Collins, Tillis say ‘no changes needed’ on EPA’s Mercury Rule

U.S. Sens. Susan Collins (R-ME) and Thom Tillis (R-NC) earlier this week urged the Trump administration to retract a proposed rule by the Environmental Protection Agency (EPA) that they say could undo regulations around harmful mercury emissions.

The Mercury and Air Toxics Standards Rule, most commonly known as the Mercury Rule, was finalized in February 2012 to reduce emissions of mercury and toxic air pollutants from coal-fired and oil-fired power plants. The EPA on Dec. 27, 2018, released a proposal that stated it’s no longer “appropriate and necessary” to regulate mercury and air toxic emissions from these plants.

Sens. Tillis and Collins aren’t thrilled with the EPA’s proposal.

“Mercury is a deadly toxin that harms the development of fetuses and children,” they wrote in a March 18 letter signed by a bipartisan group of four other senators. “It makes no sense to take any action that could lead to the weakening of mercury emission standards.”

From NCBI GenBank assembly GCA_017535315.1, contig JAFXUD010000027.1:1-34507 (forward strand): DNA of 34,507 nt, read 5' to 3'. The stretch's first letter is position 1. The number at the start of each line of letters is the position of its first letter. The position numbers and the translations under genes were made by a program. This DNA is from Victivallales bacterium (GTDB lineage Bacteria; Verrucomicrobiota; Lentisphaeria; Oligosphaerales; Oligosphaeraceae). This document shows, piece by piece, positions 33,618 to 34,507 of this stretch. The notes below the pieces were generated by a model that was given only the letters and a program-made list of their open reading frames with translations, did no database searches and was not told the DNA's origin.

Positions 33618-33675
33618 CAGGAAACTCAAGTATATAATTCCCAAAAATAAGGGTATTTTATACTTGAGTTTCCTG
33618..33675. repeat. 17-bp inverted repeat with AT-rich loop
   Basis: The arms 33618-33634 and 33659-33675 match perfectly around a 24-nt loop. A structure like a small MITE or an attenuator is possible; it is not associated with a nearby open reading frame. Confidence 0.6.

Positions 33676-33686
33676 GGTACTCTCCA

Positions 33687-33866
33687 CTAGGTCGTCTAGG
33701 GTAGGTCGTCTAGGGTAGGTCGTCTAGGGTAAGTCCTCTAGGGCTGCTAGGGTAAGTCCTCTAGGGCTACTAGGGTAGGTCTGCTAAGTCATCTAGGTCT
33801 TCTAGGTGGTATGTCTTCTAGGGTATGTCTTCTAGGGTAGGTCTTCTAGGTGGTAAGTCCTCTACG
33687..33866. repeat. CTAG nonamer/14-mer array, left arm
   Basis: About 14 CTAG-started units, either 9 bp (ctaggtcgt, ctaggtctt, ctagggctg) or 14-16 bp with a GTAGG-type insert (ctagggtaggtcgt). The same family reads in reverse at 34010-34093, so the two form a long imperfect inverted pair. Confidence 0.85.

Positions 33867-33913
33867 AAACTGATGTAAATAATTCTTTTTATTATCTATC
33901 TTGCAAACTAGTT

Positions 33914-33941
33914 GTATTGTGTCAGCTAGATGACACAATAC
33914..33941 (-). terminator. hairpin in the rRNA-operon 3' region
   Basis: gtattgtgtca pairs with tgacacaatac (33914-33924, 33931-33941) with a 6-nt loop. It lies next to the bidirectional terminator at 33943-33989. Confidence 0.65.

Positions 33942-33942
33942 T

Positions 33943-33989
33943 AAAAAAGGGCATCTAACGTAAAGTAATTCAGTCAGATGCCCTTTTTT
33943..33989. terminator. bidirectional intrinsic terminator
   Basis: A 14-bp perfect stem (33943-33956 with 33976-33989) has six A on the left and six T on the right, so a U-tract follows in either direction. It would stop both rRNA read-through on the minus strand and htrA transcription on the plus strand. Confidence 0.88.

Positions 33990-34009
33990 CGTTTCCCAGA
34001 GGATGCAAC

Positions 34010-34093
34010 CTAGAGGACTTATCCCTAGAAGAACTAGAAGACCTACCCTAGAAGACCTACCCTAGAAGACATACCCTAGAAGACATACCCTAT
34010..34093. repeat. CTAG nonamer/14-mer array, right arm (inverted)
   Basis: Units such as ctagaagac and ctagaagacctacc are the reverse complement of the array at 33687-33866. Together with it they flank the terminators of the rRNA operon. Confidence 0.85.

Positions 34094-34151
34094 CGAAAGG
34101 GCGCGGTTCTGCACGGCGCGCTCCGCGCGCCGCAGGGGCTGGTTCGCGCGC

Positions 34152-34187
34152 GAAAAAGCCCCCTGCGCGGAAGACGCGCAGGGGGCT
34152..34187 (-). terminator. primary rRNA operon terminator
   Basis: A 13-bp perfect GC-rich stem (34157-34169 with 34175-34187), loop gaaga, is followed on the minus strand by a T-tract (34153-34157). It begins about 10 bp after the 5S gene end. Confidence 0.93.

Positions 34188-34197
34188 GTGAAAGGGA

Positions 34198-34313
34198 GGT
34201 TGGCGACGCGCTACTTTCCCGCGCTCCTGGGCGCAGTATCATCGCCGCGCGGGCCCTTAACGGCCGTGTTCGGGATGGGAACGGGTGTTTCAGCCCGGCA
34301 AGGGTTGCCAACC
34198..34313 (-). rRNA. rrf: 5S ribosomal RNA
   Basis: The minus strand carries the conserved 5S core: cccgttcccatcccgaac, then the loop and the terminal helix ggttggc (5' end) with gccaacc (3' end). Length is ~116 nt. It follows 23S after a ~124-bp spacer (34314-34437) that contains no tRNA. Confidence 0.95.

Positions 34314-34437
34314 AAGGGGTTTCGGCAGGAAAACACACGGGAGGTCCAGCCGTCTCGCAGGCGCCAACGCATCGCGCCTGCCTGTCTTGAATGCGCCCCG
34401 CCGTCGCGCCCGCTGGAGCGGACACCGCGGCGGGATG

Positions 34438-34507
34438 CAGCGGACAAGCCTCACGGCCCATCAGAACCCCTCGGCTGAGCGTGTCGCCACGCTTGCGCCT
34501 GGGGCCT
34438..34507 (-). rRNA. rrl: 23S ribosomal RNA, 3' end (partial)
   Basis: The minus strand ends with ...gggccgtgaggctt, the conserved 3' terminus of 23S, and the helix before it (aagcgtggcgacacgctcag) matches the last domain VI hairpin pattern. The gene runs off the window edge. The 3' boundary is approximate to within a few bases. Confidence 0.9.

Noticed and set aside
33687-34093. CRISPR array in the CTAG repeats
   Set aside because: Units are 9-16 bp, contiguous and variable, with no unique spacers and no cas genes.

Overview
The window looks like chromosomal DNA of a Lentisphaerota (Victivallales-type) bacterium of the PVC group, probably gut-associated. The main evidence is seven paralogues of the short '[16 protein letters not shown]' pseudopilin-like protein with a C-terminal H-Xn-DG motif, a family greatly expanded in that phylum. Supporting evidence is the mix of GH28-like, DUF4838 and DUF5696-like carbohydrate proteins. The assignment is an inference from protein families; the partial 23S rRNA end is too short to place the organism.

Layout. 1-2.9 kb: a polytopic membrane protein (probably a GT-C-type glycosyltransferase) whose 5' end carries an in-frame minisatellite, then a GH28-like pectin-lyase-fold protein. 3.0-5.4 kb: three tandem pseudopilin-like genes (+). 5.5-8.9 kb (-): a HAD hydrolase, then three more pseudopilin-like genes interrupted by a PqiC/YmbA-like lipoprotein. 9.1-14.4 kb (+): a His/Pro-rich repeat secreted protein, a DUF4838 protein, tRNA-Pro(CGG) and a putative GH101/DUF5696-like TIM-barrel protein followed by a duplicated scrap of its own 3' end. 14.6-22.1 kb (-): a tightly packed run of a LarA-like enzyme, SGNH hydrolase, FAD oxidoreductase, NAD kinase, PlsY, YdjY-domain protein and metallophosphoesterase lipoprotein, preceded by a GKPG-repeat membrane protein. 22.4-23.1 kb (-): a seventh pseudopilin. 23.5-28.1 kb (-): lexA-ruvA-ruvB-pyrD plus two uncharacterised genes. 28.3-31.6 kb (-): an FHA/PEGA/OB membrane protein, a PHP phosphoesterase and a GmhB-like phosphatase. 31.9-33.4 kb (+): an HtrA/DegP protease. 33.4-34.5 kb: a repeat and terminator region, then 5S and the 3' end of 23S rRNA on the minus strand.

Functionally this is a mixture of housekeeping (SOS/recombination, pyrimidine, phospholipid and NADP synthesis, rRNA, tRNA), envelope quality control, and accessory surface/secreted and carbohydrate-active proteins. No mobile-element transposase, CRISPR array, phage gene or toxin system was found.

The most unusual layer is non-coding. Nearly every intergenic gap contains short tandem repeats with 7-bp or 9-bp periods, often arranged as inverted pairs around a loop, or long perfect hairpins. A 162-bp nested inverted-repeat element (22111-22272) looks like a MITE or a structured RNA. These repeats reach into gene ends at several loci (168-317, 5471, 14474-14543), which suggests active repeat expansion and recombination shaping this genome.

The senators also pointed out that the National Institutes of Health reported mercury to be a highly toxic element with no known safe levels of exposure that’s also “a serious health hazard for children.”  

In their letter, Sens. Collins and Tillis, along with their colleagues, urged EPA Administrator Andrew Wheeler to withdraw the agency’s proposed Mercury Rule changes.

“We support the Mercury Rule because cleaner air means better health, a better economy, and better jobs for residents of our states,” the senators wrote. “As a result of the Mercury Rule, power plants are emitting nearly 90 percent less mercury than a decade ago and we are already seeing the public health benefits.”

However, all of those benefits could be erased, the lawmakers wrote, if the rule is undone, which “could result in installed mercury and air toxic control technology to be turned off.”

The senators also told Wheeler that the utility industry has repeatedly supported the Mercury Rule and has said it requires no changes.

“Providing utilities with regulatory certainty by keeping the Mercury Rule in place and effective will help to maintain steady electricity prices for American families across the country,” according to their letter.